Facebook Prevents Insurer from using Posts to influence Premiums
Today was supposed to be the launch of a pilot scheme by the insurer, Admiral, whereby they would ask to view the potential insured’s Facebook posts and then make a judgement as to the lifestyle and behaviour of the person and then offer a premium that was influenced by their judgement of that person.
Admiral had stated that it would analyse the accounts of first-time car owners, including what they were posting and things that they had “liked”. From this they would then build up a profile and determine whether they were likely to be safe drivers and offer discounts as a result.
Facebook has, at the last moment, pulled the plug on this. Probably because it realised that it could be embroiled in the considerable number of disputes and complaints that was sure to follow from such a subjective idea.
There are so many reasons why this crazy plan should not have got even this far. However, it does highlight the lengths insurers are prepared to go to in order to gain an edge in a market. Even if that market is as notoriously difficult to turn a profit from as young drivers.
My suspicion, having been around insurance companies for a while, is that some senior executives who wanted to appear hip, have ill advisedly listened to some trendy junior executives who have told them that the future is all about social media. In order to appear to be “on trend”, like your bachelor uncle who wants to take you to a Drake gig, said senior executives suspended their experience and, more importantly, common sense and ran with the idea.
While the pitfalls of this nonsense are pretty much self evident. It does invite closer thought. Long before social media was even a term, I was broking motor insurance. At that time, potential clients would either phone or drop in and complete a form from which a premium was calculated. But even then then problems would arise. It wasn’t common, but then again not that unusual for someone in the office to declare that they had some knowledge of the potential client that had not been declared. I have been told on more than one occasion that someone was not declaring their address properly, or not mentioning their part time evening job, in order to get a cheaper premium. How did they know? They lived next door to the person and knew they had moved months ago or saw them going to work every night!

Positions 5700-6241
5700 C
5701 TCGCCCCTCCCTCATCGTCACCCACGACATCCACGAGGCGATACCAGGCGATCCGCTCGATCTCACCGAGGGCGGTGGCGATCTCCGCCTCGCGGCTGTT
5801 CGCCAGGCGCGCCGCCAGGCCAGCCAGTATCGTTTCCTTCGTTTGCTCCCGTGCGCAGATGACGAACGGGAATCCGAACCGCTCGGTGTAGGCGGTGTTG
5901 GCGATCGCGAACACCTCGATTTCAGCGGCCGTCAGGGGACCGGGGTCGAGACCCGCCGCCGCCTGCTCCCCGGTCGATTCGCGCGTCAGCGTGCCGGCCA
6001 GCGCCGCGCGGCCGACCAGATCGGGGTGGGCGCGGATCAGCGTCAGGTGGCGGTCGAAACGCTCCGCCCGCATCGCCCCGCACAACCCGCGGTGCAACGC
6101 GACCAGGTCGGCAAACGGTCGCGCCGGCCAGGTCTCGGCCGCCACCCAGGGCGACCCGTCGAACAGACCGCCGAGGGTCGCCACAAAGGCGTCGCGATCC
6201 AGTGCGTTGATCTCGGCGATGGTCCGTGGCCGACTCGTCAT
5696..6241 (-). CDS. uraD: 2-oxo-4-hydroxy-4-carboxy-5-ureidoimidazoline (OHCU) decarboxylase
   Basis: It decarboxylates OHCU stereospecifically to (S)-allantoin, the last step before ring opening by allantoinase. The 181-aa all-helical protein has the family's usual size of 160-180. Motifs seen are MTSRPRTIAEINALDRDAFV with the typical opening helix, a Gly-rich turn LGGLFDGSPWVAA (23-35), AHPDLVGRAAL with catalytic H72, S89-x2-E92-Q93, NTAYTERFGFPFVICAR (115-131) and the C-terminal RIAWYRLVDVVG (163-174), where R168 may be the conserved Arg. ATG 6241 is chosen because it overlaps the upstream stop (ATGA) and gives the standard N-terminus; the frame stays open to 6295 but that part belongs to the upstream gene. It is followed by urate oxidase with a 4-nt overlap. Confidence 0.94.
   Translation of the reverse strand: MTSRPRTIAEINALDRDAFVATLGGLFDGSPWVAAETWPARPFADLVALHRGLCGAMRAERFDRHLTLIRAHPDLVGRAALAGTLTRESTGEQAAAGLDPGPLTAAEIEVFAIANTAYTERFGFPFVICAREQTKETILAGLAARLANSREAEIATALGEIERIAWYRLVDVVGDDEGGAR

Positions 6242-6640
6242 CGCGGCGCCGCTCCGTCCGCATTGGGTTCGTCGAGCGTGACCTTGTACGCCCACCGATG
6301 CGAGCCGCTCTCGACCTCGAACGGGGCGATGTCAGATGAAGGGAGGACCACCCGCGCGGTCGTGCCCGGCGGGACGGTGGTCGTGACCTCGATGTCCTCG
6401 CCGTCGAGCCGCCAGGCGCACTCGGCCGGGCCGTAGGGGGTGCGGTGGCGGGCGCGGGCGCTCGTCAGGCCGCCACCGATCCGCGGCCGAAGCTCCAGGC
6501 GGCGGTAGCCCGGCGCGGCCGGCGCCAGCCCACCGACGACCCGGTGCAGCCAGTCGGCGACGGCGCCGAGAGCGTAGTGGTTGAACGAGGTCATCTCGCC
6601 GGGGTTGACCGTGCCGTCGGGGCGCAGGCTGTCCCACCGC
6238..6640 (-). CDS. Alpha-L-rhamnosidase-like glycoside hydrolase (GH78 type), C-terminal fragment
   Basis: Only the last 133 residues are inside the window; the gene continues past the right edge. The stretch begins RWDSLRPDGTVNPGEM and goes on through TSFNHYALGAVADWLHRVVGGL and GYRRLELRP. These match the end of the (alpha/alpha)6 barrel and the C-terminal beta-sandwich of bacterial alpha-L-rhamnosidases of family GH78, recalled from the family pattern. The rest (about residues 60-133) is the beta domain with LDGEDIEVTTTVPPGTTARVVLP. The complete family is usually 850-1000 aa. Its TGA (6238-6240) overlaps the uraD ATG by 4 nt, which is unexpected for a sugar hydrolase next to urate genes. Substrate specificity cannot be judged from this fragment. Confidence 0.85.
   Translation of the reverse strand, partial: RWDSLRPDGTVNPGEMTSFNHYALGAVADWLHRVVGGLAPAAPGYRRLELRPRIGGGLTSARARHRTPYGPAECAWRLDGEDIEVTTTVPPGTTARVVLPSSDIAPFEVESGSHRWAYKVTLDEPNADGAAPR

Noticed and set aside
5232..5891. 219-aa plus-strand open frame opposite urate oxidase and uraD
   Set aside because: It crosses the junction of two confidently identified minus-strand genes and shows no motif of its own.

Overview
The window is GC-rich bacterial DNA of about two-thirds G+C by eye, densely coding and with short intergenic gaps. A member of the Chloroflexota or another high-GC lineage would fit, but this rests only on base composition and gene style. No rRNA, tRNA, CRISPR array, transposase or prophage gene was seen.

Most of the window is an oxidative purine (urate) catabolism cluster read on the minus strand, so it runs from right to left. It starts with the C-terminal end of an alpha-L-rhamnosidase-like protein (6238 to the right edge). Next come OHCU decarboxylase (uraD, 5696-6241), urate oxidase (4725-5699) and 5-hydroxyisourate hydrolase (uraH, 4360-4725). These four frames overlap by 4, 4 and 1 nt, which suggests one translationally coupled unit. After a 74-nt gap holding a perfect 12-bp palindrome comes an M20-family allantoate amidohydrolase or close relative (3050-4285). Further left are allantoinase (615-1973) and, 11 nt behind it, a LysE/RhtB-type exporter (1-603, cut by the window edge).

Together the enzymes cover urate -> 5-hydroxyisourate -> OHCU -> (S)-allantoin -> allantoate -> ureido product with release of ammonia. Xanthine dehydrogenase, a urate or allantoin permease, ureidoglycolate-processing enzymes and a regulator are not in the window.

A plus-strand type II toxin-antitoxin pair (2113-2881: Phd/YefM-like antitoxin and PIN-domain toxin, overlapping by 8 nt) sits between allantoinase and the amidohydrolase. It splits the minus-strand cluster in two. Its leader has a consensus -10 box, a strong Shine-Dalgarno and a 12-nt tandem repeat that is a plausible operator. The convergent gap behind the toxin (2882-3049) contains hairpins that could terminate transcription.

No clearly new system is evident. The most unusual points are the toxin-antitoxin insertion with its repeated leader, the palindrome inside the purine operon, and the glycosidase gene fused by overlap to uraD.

Realistically speaking what actually is the difference between an insurer finding out “relevant” information from a third party as happened years ago and finding out such information from social media?
The point is that social media provides the type of information that all businesses will give their right arm for and whereas most people will resist attempts to give information if they think it will be used for marketing, most will be happy to volunteer such information, and a lot more, in a social media post.
Probably all young people are warned that potential employers are likely to look at their social media profiles prior to being interviewed, and the more savvy ones will moderate what they post and who they let see it. The next level will be the use of social media profiling for commercial purposes, there is a good argument for saying that it is already here.
Perhaps Admiral’s biggest mistake was not trying to exploit social media, but just being too up front and honest about it. Even more of a mistake is the kind of information people are just thoughtlessly putting online for the world to see.